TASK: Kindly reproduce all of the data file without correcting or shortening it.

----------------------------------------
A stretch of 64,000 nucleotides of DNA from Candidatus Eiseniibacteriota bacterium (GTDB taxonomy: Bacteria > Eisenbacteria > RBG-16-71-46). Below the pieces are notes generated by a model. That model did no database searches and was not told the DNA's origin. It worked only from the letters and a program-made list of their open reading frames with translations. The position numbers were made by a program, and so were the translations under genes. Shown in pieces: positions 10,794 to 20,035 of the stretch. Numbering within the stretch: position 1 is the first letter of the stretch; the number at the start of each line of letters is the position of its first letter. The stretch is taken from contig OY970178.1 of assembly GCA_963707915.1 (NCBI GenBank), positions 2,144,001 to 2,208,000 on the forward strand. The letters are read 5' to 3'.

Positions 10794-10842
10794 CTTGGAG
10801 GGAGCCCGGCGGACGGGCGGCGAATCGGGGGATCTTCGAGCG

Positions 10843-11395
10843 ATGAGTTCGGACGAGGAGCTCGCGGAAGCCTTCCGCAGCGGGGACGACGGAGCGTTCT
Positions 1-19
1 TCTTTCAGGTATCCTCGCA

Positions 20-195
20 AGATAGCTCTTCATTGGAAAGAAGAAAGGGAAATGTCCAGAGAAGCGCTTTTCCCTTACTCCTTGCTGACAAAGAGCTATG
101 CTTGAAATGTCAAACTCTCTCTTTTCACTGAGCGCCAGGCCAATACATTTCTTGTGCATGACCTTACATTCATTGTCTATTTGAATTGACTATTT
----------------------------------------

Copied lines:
A stretch of 64,000 nucleotides of DNA from Candidatus Eiseniibacteriota bacterium (GTDB taxonomy: Bacteria > Eisenbacteria > RBG-16-71-46). Below the pieces are notes generated by a model. That model did no database searches and was not told the DNA's origin. It worked only from the letters and a program-made list of their open reading frames with translations. The position numbers were made by a program, and so were the translations under genes. Shown in pieces: positions 10,794 to 20,035 of the stretch. Numbering within the stretch: position 1 is the first letter of the stretch; the number at the start of each line of letters is the position of its first letter. The stretch is taken from contig OY970178.1 of assembly GCA_963707915.1 (NCBI GenBank), positions 2,144,001 to 2,208,000 on the forward strand. The letters are read 5' to 3'.

Positions 10794-10842
10794 CTTGGAG
10801 GGAGCCCGGCGGACGGGCGGCGAATCGGGGGATCTTCGAGCG

Positions 10843-11395
10843 ATGAGTTCGGACGAGGAGCTCGCGGAAGCCTTCCGCAGCGGGGACGACGGAGCGTTCT
Positions 1-19
1 TCTTTCAGGTATCCTCGCA

Positions 20-195
20 AGATAGCTCTTCATTGGAAAGAAGAAAGGGAAATGTCCAGAGAAGCGCTTTTCCCTTACTCCTTGCTGACAAAGAGCTATG
101 CTTGAAATGTCAAACTCTCTCTTTTCACTGAGCGCCAGGCCAATACATTTCTTGTGCATGACCTTACATTCATTGTCTATTTGAATTGACTATTT